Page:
In all honesty, we weren't going to review this. We had much more important things to be worrying about. But then it snuck into the charts. And stayed there. It's still there at No.13 this week, selling its rugged little backside off as the Rugby World Cup rages in some far-flung corner of the earth, and, frankly, because of it.

To continue with the theme of honesty, we'll let you in on the main reason we were going to pass this one over: none of us has much of a clue about rugby. Sure, we all played it at school, but while the Johnny Wilkinsons and Bruiser McThumpalots of the world cruised off to make a living out of getting very muddy with a melon-shaped cow scraping held to their chests, we were busy following our nation's less successful teams as they got bowled out for 99, failed to qualify for USA '94 and generally depressed the hell out of us. Life choices: we're not good at them.

So allow us to make amends, and give you our considered verdict on EA's Rugby 2004, the bagillion-squid's worth of publisher's first take on the sport in years. Just bear in mind that we're just simple footy-loving folks coming to this on the back of the TV coverage of our boys doing so well. Wherever they are. And that if it sounds like we don't know what we're talking about, it's because we don't.

Then again, with an opportunistic release such as this, perhaps that's just as significant as anything else.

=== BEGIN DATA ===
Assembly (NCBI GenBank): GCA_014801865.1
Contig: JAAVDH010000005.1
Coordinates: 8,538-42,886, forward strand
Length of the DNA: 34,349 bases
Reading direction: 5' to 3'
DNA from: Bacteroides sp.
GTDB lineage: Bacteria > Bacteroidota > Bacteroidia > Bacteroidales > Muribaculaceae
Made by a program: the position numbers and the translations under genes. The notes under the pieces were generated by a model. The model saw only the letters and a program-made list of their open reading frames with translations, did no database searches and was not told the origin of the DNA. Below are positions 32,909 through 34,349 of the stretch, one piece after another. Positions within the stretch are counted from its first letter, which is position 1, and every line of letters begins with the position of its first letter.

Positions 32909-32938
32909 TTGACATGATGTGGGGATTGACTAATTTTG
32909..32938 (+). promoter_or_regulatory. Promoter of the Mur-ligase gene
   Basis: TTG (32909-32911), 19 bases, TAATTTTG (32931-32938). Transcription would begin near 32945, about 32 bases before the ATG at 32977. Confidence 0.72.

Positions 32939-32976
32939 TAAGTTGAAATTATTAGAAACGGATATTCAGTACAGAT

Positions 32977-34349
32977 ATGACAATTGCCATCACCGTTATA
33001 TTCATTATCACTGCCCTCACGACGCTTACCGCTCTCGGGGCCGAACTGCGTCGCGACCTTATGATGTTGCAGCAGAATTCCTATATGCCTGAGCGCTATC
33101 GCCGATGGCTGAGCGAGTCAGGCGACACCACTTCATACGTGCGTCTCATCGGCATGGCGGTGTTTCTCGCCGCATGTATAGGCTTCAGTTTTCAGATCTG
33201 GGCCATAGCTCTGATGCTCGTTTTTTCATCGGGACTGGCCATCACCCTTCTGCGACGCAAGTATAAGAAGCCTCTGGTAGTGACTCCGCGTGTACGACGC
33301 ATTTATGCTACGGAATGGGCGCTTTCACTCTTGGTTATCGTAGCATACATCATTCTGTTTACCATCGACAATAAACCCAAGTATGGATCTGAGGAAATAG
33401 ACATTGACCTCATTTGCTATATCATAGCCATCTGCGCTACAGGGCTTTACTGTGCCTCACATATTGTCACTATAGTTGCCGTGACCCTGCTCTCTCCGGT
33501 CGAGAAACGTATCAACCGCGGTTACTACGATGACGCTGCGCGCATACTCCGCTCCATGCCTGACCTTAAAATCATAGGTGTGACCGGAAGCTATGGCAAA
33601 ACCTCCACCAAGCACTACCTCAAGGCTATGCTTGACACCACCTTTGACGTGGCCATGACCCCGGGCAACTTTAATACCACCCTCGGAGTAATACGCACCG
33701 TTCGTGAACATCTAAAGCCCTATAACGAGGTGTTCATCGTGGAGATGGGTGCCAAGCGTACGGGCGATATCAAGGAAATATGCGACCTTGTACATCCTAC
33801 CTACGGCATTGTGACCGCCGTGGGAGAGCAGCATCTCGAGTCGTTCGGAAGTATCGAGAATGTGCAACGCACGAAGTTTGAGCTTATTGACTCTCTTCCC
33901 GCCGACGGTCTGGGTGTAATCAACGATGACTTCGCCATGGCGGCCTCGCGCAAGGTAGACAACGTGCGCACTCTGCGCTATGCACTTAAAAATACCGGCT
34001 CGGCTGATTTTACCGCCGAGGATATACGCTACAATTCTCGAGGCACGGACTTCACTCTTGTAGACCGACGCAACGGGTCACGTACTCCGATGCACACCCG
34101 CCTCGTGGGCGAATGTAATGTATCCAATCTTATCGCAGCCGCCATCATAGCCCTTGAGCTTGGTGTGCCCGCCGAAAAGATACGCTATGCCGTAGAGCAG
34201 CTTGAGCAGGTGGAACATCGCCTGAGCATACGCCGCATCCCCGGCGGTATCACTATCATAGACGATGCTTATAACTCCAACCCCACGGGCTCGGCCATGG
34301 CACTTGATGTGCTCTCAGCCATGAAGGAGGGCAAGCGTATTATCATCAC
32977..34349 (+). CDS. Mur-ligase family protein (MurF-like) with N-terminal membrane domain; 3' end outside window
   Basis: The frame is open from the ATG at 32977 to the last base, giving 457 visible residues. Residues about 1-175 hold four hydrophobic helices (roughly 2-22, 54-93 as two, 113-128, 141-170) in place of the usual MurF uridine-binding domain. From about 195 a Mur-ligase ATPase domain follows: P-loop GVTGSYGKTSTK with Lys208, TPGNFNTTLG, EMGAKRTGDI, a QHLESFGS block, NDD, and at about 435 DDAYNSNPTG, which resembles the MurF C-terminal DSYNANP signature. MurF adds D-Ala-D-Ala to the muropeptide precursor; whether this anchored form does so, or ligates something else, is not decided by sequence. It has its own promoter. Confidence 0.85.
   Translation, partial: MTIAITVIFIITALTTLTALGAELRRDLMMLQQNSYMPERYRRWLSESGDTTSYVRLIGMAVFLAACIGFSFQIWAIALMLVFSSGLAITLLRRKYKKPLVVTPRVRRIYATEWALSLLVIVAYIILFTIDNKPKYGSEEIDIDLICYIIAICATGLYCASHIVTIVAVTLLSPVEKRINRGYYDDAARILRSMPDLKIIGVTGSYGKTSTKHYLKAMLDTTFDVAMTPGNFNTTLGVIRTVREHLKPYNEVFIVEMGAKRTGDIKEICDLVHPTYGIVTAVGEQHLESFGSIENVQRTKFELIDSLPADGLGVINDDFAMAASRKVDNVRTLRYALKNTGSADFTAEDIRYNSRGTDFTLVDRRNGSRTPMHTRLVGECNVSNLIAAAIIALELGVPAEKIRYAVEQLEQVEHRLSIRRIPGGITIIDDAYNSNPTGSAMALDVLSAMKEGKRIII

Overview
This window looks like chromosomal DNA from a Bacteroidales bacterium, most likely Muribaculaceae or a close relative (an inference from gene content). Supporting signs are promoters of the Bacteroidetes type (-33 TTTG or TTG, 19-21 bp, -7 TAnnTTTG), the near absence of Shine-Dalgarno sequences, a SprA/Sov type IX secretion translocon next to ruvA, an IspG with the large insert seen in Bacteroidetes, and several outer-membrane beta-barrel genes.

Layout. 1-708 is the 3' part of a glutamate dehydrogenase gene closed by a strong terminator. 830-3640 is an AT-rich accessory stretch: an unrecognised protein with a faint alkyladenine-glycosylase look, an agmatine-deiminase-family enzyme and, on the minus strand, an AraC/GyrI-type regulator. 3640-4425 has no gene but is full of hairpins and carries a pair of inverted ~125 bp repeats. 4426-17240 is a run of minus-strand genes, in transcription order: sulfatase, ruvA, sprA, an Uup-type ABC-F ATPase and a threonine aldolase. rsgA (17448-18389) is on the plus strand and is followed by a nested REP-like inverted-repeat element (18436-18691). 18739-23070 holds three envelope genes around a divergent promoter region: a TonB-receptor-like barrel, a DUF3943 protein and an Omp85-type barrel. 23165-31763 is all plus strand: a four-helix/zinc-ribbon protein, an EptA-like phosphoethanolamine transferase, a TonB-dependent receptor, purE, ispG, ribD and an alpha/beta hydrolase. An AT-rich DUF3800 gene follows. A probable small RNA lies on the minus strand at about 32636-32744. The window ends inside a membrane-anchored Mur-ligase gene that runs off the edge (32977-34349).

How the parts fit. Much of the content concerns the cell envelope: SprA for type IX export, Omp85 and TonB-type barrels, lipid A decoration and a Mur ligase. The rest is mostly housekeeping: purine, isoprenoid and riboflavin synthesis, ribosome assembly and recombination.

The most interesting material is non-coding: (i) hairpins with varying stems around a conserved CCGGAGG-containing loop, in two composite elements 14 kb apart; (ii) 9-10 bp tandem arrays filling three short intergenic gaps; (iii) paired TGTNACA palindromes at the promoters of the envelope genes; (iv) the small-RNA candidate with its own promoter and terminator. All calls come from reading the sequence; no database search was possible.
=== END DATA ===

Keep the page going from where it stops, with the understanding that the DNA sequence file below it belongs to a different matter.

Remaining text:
Ovaltime

1

Right then. Rugby. Let's see what you know. A dozen and a few spare burly blokes are trussed up in thick and often figure-hugging clothing and sent out into a mud bath, where they compete with a similar load of burly men from another place for the fate of an oddly shaped ball. The object of the sport is to get from one end of the pitch to the other by kicking and passing the ball, then either drop-hoofing it between the huge upright posts at either end for three points or, for five points, touching the ball down cleanly behind them for a "try". The twist is that the other team gets to stop them by clawing onto them and hurling them to the ground every step of the way.

That's the gist of it. There are other things to consider though - you have to pass backwards, you can gain another two points after a try by converting it (the bit where that Johnny Wilkinson chap kicks it spectacularly between the posts), you often have to pause and lock heads with the other team in a scrum, and you regularly have to try and regain possession when the ball has been knocked out of play.